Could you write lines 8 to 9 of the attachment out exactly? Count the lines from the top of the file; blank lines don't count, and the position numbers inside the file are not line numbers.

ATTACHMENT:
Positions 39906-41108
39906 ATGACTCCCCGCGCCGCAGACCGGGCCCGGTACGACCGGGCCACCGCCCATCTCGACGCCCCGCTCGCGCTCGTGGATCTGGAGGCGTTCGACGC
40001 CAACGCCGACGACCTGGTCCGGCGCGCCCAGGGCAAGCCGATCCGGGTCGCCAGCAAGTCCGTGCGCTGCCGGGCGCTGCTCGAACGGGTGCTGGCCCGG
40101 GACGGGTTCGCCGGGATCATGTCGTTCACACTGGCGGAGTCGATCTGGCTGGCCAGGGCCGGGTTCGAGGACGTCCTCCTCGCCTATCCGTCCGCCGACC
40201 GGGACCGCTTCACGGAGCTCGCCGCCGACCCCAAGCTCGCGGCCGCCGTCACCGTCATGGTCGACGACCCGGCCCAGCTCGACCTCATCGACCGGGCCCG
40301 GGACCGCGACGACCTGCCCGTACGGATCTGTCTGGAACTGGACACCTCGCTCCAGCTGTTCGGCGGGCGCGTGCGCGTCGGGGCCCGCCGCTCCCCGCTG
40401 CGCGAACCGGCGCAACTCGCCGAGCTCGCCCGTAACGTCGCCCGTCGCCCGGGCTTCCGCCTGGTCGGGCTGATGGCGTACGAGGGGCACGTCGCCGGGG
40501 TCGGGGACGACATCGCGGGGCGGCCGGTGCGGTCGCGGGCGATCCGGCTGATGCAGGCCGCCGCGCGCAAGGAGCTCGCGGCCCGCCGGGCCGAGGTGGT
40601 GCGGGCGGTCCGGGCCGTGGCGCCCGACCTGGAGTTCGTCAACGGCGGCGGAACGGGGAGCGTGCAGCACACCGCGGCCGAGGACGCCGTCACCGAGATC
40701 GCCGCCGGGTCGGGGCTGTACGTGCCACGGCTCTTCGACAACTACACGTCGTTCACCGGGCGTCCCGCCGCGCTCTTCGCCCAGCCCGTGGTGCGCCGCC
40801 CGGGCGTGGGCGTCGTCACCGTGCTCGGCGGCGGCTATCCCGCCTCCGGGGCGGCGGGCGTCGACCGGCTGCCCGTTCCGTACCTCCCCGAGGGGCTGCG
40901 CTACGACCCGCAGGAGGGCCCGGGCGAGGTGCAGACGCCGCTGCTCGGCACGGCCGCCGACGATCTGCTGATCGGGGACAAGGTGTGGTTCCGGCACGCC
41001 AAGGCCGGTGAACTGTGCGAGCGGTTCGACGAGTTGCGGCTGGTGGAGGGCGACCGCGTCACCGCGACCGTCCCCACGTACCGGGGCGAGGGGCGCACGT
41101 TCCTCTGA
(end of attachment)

40501 TCGGGGACGACATCGCGGGGCGGCCGGTGCGGTCGCGGGCGATCCGGCTGATGCAGGCCGCCGCGCGCAAGGAGCTCGCGGCCCGCCGGGCCGAGGTGGT
40601 GCGGGCGGTCCGGGCCGTGGCGCCCGACCTGGAGTTCGTCAACGGCGGCGGAACGGGGAGCGTGCAGCACACCGCGGCCGAGGACGCCGTCACCGAGATC